Tuesday, October 19, 2010

More On Discipleship

If anyone has ever said to you that Christian discipleship was going to be easy, allow me to apologize. They were misinformed. It is not.

But, if anyone has ever neglected to say to you that Christian discipleship is the most joyous, grace-filled, wonderful thing a person could ever do, allow me to apologize. It is!

And finally, if anyone has ever told you that the job of a disciple is just to make more disciples, allow me to apologize. It is much, much more than that.

I think the biggest problem with myopic insistence on “make disciples” as a mission statement for disciples is quite simple. We really don’t want to limit ourselves to that alone. Sorry if that sounds harsh, but a lot of people simply believe there’s more to it than that. Wait, now! Before anyone freaks out, let me explain.

I guess what I mean is, if the mission statement was “love people” or “help people” or “serve people” or something like that, now we’re talking! Because a lot of people believe that loving people has inherent value, and that we do not need to tack on the additional agenda of making them into disciples in order for our action to be worth something.

See, when many of us hear “make disciples,” we hear “I don’t want to take the risk that I myself might be transformed or anything, so I’ll undertake it as my mission to change other people so that they are more like me.” Yes, it is an unfair characterization. I’m just saying, that’s how it comes across sometimes.

The problem is, discipleship requires risk. Discipleship means sacrificial, unconditional love for strangers. Discipleship asks us to love like Jesus loves, which means being willing to die for someone who doesn’t “deserve” it. And no, we do not get to decide who “deserves” it or not.

Discipleship is a response to the gift of salvation, and salvation is a gift from God that humans uncategorically do not deserve. I do what I do as a Christian disciple not because I am better than anyone, but because I am a sinner saved by grace, and I am so unbelievably grateful for that, I choose to be a disciple of Jesus. And my discipleship is lived out as a part of the church.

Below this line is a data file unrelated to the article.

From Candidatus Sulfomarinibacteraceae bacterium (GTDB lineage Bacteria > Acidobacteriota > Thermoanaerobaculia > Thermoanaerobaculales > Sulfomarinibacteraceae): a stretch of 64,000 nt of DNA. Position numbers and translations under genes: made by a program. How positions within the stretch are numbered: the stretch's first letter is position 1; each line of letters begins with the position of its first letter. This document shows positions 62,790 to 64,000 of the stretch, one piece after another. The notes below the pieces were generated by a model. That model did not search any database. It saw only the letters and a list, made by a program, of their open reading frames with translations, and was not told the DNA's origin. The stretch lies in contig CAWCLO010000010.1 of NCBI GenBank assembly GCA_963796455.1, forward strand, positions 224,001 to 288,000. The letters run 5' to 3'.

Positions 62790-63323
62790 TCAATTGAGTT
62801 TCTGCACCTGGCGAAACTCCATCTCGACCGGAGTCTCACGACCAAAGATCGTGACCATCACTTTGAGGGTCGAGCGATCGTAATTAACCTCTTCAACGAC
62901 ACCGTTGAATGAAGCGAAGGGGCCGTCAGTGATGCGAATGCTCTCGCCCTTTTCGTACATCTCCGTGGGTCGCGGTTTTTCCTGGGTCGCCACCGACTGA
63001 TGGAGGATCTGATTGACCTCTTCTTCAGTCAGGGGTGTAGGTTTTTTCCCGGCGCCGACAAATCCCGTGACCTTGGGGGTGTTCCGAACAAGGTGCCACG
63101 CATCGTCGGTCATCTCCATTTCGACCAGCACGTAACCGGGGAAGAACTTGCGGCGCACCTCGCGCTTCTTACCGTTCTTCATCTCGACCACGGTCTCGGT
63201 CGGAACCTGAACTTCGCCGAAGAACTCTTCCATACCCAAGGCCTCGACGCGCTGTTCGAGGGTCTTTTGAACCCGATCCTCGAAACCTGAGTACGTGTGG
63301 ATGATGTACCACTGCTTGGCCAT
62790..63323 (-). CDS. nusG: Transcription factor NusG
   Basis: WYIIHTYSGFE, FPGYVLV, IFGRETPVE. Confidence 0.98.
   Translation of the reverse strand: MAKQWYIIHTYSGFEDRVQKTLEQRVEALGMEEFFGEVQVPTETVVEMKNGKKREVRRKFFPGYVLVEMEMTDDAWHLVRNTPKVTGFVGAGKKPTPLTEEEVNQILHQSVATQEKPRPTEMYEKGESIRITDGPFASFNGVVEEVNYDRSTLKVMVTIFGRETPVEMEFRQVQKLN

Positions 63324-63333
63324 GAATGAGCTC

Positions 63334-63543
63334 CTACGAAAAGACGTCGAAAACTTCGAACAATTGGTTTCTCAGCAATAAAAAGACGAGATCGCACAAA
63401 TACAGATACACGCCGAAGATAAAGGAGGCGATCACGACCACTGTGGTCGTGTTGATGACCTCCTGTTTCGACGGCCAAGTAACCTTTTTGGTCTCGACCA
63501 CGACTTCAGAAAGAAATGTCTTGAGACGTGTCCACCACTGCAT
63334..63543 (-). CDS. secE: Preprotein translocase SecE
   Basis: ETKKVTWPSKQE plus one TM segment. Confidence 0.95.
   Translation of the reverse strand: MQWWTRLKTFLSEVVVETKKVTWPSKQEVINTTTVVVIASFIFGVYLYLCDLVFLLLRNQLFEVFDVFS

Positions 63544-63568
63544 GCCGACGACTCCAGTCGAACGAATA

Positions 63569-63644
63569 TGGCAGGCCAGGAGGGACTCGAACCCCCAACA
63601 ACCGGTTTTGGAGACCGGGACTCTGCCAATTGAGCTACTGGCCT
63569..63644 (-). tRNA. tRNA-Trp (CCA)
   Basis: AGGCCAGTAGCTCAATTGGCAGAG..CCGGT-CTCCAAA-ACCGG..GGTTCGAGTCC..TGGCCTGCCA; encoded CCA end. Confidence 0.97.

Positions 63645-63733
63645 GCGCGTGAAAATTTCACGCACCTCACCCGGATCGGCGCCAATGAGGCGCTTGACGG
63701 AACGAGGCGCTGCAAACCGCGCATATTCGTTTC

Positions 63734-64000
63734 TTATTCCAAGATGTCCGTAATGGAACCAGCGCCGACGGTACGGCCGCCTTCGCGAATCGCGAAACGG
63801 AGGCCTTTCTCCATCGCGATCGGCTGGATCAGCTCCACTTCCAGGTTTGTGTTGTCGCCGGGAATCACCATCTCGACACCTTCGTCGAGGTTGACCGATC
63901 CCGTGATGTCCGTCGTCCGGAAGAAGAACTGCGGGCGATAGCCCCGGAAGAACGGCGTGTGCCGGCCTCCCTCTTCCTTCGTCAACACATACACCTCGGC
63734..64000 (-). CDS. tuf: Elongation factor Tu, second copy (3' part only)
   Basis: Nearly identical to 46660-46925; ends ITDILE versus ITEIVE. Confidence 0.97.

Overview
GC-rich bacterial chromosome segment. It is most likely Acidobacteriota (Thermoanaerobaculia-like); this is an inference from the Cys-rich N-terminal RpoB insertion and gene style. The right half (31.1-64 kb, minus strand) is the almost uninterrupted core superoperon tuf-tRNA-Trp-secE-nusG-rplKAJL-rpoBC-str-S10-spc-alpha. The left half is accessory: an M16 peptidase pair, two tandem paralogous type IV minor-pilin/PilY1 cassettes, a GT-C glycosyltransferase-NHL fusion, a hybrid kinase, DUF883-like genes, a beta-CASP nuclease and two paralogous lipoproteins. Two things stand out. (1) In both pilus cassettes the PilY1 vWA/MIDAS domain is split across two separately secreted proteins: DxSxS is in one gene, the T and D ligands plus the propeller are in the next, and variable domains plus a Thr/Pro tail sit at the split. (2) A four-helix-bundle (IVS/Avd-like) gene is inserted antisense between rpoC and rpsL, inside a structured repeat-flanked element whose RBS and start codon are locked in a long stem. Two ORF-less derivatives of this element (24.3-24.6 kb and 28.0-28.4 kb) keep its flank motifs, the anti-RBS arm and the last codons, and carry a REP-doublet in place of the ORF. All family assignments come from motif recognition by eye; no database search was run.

Your congregation is a community of disciples in which you have chosen do your discipleship stuff. You have made this choice because the congregation is where you feel like you will be able to flourish most effectively in your discipleship calling. The congregation you become a part of is your “spiritual home” because your unique gifts and graces, your personal strengths, your very identity, make the most sense there. Some people say that “it just feels right,” which is a beautiful way to express this idea. And how important it is to remember two things: 1) Just because a congregation doesn’t “feel right” to you doesn’t mean it won’t “feel right” to other people and the corollary: 2) Just because a congregation does “feel right” to you doesn’t mean it will to others.

The church, as a community of disciples, both supports disciples and holds them accountable. That means a congregation has got to offer disciples opportunity to practice discipleship. At Campbell, we identify those practices as worship, faith formation, fellowship, mission and service, generosity, and hospitality. (That’s Bishop Schnase’s book plus one.) What we try to do is make sure that the people who call Campbell home have opportunity to engage in all six of these areas of discipleship. What we do not do very well yet is hold people accountable to doing so, but we are working on that.

The mission of a congregation, as I see it, is to make sure that the disciples who are a part of that particular community have ample opportunity to engage in discipleship, and then to hold one another accountable to doing so. Yes, a part of that is inviting people to become disciples themselves, but only a part. To reduce discipleship to merely making more disciples is an oversimplification that we do well to avoid.

When a disciple of Jesus is fully engaged in a balanced life of discipleship, including worship (identity), growth (inner focus), and service (outward focus), a life pattern begins to be imprinted upon them. This pattern liberates the disciple; there is a life of joy and peace. When the pattern is out of balance, meaning the person is spending a disproportionate amount of time in any one of the three aspects of discipleship, there is often discontentment, an unsettled feeling that something isn’t right.

Although attaining that balance is hard, once you get it, it seems to become easier and easier. As the discipleship pattern becomes more and more deeply imprinted in your life, it releases you from the pressures of this world and sets you free to truly live as the person God desires.


Anonymous said...

I have a problem with holding others accountable. Sounds like a test of some kind. I think I'll just work on holding myself accountable.

Anonymous said...

Sorry - I did not intend t be anonymous. It's me - Mom

Patrick Moore said...

I appreciate your thoughts on the topic. I find it difficult to articulate my thoughts on the topics of discipleship and congregations. This is due in part because I lack a really robust and rich ecclesiology.

My main question to you is: Is the congregation where we do our discipleship stuff or is it the world? Is it God-Church-World or God-World-Church?

Sometimes I fear we have created system in order to justify the existence of our congregations that consume a lot of resources (including my nice salary package).